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VANCOUVER (Reuters) - Vancouver residents are starting to heed calls to switch from their cars to mass transit, but are still short of the goal organizers set to avoid transportation problems during the Winter Games.
Organizers say a 30 percent cut in regular vehicle traffic in the downtown area is needed to accommodate the Olympics, but it dropped only 11 percent last week as the influx of visitors, athletes and media began, officials said on Tuesday.
A critical test for the Games transportation plan will come on Friday when some 100,000 people are expected to fill the downtown area for the opening ceremony.
A key bridge into the area will also be closed for the event, adding to a list of road and bridge closures that have given driving through some parts of the city a maze-like quality.
The earlier road closures did prompt people to switch to mass transit or bicycles, but it was not enough, organizers say.
"We need even more people to take transit, walk or cycle to come downtown and celebrate the kick-off of the 2010 Winter Games," city manager Penny Ballem said in a statement.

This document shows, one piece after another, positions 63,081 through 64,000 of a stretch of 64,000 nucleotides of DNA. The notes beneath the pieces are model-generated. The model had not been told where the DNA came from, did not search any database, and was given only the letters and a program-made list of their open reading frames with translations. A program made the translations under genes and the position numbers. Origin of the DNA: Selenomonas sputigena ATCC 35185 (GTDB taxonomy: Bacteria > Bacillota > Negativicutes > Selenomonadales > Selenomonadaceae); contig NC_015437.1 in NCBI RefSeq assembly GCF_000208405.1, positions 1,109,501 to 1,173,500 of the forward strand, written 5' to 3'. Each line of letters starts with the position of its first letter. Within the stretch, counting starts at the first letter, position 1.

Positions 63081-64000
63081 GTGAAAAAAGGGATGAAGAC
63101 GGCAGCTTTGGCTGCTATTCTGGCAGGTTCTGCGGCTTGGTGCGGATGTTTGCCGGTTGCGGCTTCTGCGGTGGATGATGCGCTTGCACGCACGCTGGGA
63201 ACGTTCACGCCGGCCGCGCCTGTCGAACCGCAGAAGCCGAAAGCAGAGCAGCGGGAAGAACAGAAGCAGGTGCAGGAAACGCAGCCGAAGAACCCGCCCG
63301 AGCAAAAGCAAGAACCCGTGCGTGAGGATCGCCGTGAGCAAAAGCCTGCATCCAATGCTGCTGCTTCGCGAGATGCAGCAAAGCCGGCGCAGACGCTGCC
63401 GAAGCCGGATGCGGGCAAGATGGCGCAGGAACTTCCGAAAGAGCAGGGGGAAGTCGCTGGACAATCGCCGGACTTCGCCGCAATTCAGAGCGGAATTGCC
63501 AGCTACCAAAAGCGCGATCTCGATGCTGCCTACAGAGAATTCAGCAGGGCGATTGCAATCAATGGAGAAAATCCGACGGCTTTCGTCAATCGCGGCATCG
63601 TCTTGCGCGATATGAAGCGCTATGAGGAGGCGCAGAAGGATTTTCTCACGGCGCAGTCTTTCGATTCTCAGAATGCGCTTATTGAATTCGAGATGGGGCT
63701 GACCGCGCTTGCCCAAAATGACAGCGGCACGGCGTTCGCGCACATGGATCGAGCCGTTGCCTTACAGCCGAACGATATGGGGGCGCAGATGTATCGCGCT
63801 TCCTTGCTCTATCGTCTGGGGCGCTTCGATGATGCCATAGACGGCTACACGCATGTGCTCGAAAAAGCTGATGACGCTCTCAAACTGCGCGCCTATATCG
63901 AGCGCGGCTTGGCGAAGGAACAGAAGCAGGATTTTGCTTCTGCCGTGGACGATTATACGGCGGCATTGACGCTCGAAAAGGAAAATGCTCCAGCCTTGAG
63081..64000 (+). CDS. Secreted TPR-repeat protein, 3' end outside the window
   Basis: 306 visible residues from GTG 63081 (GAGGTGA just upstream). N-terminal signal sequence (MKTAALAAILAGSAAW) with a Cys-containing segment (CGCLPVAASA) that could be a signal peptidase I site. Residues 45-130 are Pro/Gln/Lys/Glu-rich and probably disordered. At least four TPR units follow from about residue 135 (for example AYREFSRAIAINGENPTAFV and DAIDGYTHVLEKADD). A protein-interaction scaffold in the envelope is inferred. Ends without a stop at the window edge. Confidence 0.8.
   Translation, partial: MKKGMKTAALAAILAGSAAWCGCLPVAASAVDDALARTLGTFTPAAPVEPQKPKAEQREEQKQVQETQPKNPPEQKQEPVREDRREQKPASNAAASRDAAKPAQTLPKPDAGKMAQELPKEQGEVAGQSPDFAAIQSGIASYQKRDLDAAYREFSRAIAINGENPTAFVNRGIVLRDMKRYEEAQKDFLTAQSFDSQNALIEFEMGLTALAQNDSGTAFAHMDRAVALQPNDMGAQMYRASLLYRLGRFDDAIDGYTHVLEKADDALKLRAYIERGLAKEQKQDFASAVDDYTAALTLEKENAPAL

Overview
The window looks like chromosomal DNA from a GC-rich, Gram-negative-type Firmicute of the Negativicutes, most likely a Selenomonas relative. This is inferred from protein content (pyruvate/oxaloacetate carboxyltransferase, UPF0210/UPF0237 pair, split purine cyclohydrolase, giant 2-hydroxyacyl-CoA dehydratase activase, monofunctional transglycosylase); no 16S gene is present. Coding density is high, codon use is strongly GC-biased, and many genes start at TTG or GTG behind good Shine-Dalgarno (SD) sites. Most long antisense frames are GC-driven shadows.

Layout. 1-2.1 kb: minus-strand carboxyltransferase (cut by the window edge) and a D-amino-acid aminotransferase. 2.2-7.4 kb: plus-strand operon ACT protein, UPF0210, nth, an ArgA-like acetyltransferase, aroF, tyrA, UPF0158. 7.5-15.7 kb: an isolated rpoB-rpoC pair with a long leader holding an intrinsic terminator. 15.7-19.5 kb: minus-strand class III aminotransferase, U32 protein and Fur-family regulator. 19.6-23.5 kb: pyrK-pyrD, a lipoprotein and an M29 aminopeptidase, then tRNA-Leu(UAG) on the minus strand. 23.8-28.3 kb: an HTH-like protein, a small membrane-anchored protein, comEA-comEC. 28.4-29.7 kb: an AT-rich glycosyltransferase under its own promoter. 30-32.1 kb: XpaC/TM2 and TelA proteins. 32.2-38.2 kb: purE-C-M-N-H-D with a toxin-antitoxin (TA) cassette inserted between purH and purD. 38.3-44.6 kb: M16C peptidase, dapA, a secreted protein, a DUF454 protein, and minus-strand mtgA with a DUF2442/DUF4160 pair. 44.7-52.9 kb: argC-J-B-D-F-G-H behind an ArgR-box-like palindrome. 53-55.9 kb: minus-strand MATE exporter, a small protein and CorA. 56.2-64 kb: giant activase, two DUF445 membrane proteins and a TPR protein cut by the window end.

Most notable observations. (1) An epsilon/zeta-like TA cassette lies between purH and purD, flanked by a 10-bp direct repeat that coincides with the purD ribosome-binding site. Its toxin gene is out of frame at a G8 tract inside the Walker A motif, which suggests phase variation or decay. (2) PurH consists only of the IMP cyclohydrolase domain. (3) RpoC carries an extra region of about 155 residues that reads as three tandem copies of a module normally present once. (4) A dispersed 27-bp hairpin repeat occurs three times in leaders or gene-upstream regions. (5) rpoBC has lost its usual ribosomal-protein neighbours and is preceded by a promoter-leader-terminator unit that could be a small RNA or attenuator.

City officials had said they expected many people would wait until the last minute to change travel habits, and the 11 percent drop monitored during a test last week was three times better than during a test the week before.
Police checkpoints on the only direct link road between Vancouver and the mountain resort of Whistler - which are about 125 km (80 miles) apart - are also scheduled to begin on Thursday.
The recently upgraded "Sea to Sky" highway has the capacity to handle the Olympic travel demands, but parking space is so limited in Whistler that police are restricting how many cars can drive there during the Games.